Identity Reflection Activity for Travelers

Text against a teal banner reads "identity reflection activity for travelers" with illustration of a sign post displaying signs labeled with things like "disability" "sexual orientation" "race/ethnicity" "gender" and more
Use this worksheet to reflect on your own layers of identity and how they might impact - and even enhance - your future travels abroad.

View this article as it appears in the AWAY Journal (PDF) or download it as a Word file under Documents at the end of this page.

Here’s how: For this exercise, read over the statements listed below. Next, select the aspect of your identity with which you most associate each statement, or feel free to select more than one! Space “H” is left blank in case you’d like to add in another identity category that isn’t already listed. 

Identities

A. Disability
B. Race/Ethnicity
C. Gender
D. Sexual orientation
E. Nationality
F. Religion
G. Economic status
H. [fill in the blank!]

Statements

  • I am most proud of this part of my identity:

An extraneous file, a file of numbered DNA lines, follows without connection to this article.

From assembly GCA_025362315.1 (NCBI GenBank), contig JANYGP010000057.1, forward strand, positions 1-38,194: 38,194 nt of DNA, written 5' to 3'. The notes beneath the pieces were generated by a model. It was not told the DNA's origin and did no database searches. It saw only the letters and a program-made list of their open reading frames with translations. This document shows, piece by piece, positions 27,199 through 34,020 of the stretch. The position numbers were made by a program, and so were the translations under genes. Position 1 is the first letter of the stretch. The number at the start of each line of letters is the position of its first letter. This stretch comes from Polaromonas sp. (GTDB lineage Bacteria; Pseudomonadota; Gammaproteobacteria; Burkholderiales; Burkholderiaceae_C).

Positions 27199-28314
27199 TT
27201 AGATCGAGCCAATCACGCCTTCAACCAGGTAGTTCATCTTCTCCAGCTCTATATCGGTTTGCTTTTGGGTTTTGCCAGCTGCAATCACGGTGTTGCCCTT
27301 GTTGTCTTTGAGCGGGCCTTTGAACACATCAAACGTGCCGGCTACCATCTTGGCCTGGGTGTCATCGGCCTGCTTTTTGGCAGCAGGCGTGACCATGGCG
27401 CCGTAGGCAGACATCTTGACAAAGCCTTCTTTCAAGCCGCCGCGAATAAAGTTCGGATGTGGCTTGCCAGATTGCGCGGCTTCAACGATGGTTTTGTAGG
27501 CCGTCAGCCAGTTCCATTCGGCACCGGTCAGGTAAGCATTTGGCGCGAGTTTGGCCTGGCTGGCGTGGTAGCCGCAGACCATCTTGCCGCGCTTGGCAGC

• I am most aware of this part of my identity:

  • I wonder how this part of my identity might impact my relationship with the host community:

  • I don't often think about this part of my identity:

  • I sometimes worry about how this part of my identity might impact my relationship with other students:

  • I sometimes worry about how this part of my identity might impact my relationship with the host community:

  • While traveling, this part of my identity feels really important to me:

  • I want to learn more about this part of my identity:

Debrief and Reflection

What was interesting about this exercise? What was challenging? As you reflect on your identities, what kind of additional information, resources, and preparation might you need before going abroad?

Try using this self-reflection tool multiple times throughout your international exchange journey; your responses may change over time!

This worksheet was adapted with permission from Seattle University’s Education Abroad Office

 

This article is part of the AWAY Journal - Intersections Abroad issue.